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Recalling his time with Giovanni, David says, "I remember that life in that room seemed to be occurring beneath the sea, time flowed past indifferently above us, hours and days had no meaning" (2.1.1).
Note to the reader: We're back to our extended flashback, which we render in the present tense.
Their relationship is filled with joy and amazement, but David thinks that deeper down there is anguish and fear.
He can see the suffering that Giovanni is going through in his very face, which is beginning to look old and gaunt.
David and Giovanni often go to Guillaume's bar and stay until breakfast. Ever since their affair started, Jacques has been coming out more and more. He always offers to drive them home, but they choose to walk.
Spring is beginning to bloom in Paris. On their regular walks back, David and Giovanni get to know the firemen.
David alludes to the fact that later, that winter, Giovanni will be hiding in a barge and it is going to be a fireman who tips off the police. (This is a mystery, but don't sweat it – we're not supposed to understand it yet.)
At some point, Giovanni loses his job. As the two of them walk around and observe the people working the bookstalls and the couples on bicycles, things are very bitter between them.
Giovanni knows that David is going to leave him. Hella is coming back from Spain. David's father is sending him money that will allow him to escape from Giovanni's room.
Energy seems to increase in the city as spring arrives. David says, "There seemed to be more chatter – in that curiously measured and vehement language, which sometimes reminds me of stiffening egg white and sometimes of stringed instruments but always of the underside and aftermath of passion" (2.1.5).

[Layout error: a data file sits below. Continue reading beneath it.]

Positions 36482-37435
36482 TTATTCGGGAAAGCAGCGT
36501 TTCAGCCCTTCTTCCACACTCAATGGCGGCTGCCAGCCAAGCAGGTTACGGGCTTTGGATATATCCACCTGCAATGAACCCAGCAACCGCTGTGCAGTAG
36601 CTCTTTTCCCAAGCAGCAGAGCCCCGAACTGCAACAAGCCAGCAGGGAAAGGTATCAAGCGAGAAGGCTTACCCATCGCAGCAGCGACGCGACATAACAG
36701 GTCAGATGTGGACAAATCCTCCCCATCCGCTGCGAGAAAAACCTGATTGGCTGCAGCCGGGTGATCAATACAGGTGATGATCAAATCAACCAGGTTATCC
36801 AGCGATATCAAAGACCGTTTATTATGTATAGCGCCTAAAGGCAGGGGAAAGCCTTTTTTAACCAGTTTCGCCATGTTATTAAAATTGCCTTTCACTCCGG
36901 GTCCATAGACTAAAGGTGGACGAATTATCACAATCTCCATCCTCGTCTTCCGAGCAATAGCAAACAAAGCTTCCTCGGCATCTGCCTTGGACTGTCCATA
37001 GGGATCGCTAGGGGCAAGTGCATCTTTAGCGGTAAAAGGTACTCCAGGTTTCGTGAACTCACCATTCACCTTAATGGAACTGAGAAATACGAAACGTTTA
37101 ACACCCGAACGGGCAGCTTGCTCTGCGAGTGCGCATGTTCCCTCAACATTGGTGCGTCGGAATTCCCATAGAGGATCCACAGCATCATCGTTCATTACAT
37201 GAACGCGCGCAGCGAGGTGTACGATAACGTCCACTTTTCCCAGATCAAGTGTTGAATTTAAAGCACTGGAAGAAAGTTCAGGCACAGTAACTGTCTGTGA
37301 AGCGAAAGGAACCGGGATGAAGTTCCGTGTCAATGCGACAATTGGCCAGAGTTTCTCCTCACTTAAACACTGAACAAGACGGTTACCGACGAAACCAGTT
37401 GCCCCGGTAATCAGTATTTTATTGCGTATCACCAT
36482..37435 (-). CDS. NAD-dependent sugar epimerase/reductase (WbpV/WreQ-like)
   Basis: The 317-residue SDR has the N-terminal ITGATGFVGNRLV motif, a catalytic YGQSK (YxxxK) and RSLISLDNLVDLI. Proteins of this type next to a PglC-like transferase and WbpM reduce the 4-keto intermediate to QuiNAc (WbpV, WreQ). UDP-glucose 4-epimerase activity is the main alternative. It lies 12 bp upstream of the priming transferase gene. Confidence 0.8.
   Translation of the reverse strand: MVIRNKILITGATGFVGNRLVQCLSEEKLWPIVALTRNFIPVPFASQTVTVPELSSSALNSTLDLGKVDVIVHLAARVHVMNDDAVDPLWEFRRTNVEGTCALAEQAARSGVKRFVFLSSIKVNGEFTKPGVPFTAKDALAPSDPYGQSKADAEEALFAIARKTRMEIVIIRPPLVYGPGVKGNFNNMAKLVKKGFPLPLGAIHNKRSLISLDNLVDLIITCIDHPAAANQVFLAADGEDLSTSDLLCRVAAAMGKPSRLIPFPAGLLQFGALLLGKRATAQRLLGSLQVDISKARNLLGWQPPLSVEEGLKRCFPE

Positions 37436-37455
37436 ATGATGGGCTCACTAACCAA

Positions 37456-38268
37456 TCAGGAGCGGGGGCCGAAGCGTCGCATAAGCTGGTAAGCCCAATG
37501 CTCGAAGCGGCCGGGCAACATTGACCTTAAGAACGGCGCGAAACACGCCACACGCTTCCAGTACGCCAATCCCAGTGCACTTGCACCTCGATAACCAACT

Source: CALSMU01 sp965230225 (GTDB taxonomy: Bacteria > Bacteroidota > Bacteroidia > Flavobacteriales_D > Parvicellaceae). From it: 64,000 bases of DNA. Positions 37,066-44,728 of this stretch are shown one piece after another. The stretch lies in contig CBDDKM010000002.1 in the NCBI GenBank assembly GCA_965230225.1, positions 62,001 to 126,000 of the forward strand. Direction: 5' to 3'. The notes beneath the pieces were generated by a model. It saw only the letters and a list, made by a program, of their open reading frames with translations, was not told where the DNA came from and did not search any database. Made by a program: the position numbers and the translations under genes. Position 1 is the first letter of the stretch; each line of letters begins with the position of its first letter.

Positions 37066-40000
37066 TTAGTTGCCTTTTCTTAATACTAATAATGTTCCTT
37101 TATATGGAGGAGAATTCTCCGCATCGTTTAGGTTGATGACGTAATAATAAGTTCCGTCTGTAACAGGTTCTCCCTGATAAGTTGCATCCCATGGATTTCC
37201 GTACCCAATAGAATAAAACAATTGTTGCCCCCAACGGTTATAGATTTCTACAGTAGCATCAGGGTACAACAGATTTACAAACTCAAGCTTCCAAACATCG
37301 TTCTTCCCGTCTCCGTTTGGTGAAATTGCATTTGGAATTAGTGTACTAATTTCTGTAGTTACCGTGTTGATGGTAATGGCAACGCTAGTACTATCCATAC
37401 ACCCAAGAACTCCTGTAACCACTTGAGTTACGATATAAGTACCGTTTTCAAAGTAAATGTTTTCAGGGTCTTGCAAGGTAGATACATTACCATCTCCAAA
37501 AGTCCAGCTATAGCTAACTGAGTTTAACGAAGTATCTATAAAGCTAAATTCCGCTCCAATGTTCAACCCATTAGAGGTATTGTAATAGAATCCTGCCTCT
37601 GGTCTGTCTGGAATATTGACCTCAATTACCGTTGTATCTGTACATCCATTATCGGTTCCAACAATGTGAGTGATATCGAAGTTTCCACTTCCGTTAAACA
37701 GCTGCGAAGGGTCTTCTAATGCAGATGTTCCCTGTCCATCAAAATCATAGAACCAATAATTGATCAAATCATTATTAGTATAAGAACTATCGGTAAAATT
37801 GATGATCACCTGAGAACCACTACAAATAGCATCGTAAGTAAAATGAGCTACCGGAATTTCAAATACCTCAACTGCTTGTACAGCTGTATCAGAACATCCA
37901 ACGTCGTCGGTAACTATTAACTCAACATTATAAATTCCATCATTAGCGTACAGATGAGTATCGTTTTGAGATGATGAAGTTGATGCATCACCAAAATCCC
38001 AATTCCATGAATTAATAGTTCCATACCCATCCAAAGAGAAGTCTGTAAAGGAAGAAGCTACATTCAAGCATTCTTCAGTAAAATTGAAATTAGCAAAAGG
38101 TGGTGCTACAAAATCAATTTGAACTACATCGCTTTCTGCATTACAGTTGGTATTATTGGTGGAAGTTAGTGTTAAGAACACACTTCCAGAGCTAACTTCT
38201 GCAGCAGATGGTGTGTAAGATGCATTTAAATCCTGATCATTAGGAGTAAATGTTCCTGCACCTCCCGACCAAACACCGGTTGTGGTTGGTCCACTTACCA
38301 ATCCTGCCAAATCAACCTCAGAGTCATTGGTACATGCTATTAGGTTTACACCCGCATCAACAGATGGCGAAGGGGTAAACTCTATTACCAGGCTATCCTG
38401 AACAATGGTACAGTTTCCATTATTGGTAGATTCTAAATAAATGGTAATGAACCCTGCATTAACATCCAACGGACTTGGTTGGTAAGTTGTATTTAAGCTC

The men in Guillaume's bar do not like David. He thinks that watching him and Giovanni together "[make] them furious that the dead center of their lives [is], in this instance, none of their business" (2.1.6).
Giovanni and David often stay up drinking and smoking and talking. Giovanni is very open, but David always feels the need to hide something.
For example, he does not tell Giovanni about Hella until he absolutely had to because she is coming back to Paris.
Giovanni asks what she is doing in Spain in the first place. He suggests that perhaps she has a Spanish lover, and says that he does not understand the way of doing things. Why aren't they together if Hella is his mistress?
Giovanni asks if Hella is younger (she is, by two years) and if she is married (she is not).
Giovanni says that if Hella has a husband somewhere her living in Spain would make sense because she couldn't spend too much time with David.
David takes all of it as a joke and laughs. He asks if Giovanni has a mistress, but Giovanni says that women are more trouble than he can afford at present.
David asks if Giovanni dislikes women.
He denies it, saying, "Women are like water. They are tempting like that, and they can be that treacherous, and they can seem to be that bottomless, you know? – and they can be that shallow" (2.1.26).
Giovanni admits that he only makes love to women with his body, and David says that makes one very lonely. They are both surprised by the honest moment.